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Probe into theft of 1,400 Oxycodone pills from Palm Beach County Clerk’s evidence room ends with no arrests

The Palm Beach Post,
BYLINE: Daphne Duret, Palm Beach Post Staff Writer
Link to Article

Palm Beach County, FL

Prosecutors have closed an investigation into the theft of pain pills from the Palm Beach County Clerk and Comptroller’s evidence vault, saying the office’s poor monitoring makes it difficult to prove which of three evidence clerks stole more than 1,400 Oxycodone pills taken as evidence in three criminal cases.

Clerk Sharon Bock on Monday released a memo dated Friday from Assistant State Attorney Michael Dutko, along with a report from an investigation which began in July and an internal audit outlining sweeping changes to the clerk’s evidence department responsible for storing and maintaining evidence in criminal cases.

The memo ends the criminal probe that began in July after two of the three clerks in the evidence department reported to a supervisor that they had discovered more than 1,000 Oxycodone pills missing from an evidence box in a drug case a day after the third employee in their division, Renee Hawkins, was seen suspiciously accessing the box.

Palm Beach County Sheriff’s deputies arrested Hawkins on June 29 outside the Palm Beach C0unty Courthouse, where they found two Oxycontin pills as well as some other powerful narcotics in her purse. Investigators failed to link Hawkins to the Oxycodone pills to the ones stolen from the evidence box, but Hawkins was fired and now still faces charges criminal drug possession charges.

An internal audit of the more than 175,000 pieces of evidence stored in the clerk’s evidence vaults uncovered pills missing from two other cases, for a total theft of more than 1,400 pills. Dutko wrote that in all three cases, there wasn’t enough evidence for prosecutors to prove who stole the pills — an assertion he attributed to “the failure of the clerk’s office to adequately monitor access to it’s evidence vaults.”

Dutko said a lack of video cameras in the evidence room, as well as a failure of all three evidence clerks to properly sign in and out of the evidence room made it impossible to conclude who had taken the pills or even when they were taken.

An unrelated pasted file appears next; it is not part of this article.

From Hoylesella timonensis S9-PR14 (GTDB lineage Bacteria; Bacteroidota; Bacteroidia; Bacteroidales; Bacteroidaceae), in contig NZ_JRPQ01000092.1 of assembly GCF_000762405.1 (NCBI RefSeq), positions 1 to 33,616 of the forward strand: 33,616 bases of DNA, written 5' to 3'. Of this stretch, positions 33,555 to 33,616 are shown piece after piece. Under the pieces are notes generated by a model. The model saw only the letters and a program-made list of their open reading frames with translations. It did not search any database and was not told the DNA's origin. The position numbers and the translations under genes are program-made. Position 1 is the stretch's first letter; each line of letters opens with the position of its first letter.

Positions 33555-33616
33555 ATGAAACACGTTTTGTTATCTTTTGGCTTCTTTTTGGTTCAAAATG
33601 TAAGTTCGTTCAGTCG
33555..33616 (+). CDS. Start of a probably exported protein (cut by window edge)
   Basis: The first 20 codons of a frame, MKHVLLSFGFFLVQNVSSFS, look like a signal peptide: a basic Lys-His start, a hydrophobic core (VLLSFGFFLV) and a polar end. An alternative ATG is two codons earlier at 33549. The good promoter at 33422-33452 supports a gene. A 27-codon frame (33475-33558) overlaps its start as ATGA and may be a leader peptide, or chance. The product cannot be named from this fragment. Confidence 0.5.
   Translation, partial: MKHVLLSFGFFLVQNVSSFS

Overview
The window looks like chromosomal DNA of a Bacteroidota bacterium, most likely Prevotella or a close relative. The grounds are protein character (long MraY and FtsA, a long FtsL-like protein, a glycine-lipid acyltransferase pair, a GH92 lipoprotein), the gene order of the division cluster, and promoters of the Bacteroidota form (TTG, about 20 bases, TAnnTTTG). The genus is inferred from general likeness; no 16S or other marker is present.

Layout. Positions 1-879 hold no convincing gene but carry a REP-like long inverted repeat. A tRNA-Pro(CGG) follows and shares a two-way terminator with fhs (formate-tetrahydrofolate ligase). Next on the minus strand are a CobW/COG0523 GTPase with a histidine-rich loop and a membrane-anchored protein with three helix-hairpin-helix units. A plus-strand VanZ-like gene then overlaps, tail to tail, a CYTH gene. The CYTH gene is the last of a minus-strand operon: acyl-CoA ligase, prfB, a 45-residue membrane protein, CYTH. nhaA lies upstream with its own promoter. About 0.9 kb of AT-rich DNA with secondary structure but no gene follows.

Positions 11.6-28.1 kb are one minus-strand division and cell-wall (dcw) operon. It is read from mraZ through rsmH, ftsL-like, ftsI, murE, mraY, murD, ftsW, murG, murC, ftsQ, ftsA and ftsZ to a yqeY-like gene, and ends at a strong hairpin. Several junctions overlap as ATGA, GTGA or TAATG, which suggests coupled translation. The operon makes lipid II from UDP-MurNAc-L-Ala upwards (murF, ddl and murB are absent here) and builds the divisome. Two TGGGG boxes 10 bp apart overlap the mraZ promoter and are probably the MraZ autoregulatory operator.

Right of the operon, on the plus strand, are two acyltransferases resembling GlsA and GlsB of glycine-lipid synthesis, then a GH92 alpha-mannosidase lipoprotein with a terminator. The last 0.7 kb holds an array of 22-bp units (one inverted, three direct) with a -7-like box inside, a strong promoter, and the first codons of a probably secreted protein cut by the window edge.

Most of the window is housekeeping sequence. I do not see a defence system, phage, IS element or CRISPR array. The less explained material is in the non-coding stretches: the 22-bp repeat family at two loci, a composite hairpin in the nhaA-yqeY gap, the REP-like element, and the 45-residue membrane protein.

An investigative report from Det. Peter Zampini shows that one of the other two employees, when she allegedly discovered that Hawkins had accessed the evidence box, looked in the box herself but signed Hawkins’ initials to the log. Asked why she did it, Zampini wrote that the other clerk said that she did so because she was “extremely angry” with Hawkins for not initialing the box when she accessed it a day earlier.

Hawkins - who investigators said slurred her speech, had dilated pupils and showed other signs of drug use during her interview with them - said the other clerk had once held up the bag of pills and told her “Hey Renee, look, I guess I’ll never have any pain again.” Dutko found no evidence to support the claim. But Hawkins had the case gone to trial could have potentially used the allegation along with the poor record keeping to create reasonable doubt.

Even though Hawkins failed to follow office procedure regarding signing into the evidence vault and initialing the evidence box she allegedly accessed, Dutko said “it cannot be shown that her failure to do so supports a finding of guilt, since it appears that the failure to follow policy was widespread as it relates to access to evidence rooms and exhibits in evidence.”

Bock on Monday took exception to Dutko’s use of the word “widespread,” calling it an exaggeration in characterizing a department of three people. Bock said she doesn’t believe prosecutors would have been able to prove a case against Hawkins even if the record keeping was perfect and there was no guarantee that a video camera would have ensured a conviction either.

“But we do agree that there were lapses here concerning our policies, and that is something we take very seriously,” Bock said.

So seriously, Bock said, her office has gone to great lengths to protect themselves against a repeat occurrence. The entire three-member evidence clerk team has been replaced, and now there is a full-time supervisor assigned to them — a position that Bock said she cut when she was forced to lay off 120 employees in 2009.

That same year, Bock said, she asked the county to pay for video cameras in the evidence room, a request they denied. Bock said she didn’t press the issue until July, and now there are cameras installed.

Bock said her office hopes that those changes, along with other measures including more training, random drug screening, enhanced policies for evidence handling will collectively be an effective deterrent. The two other employees working in the evidence room at the time of the thefts have been reassigned to other areas. They were placed on administrative leave with pay during the investigation, but Bock on Monday said they will have to pay the money back because their actions were revealed to have violated company policy.

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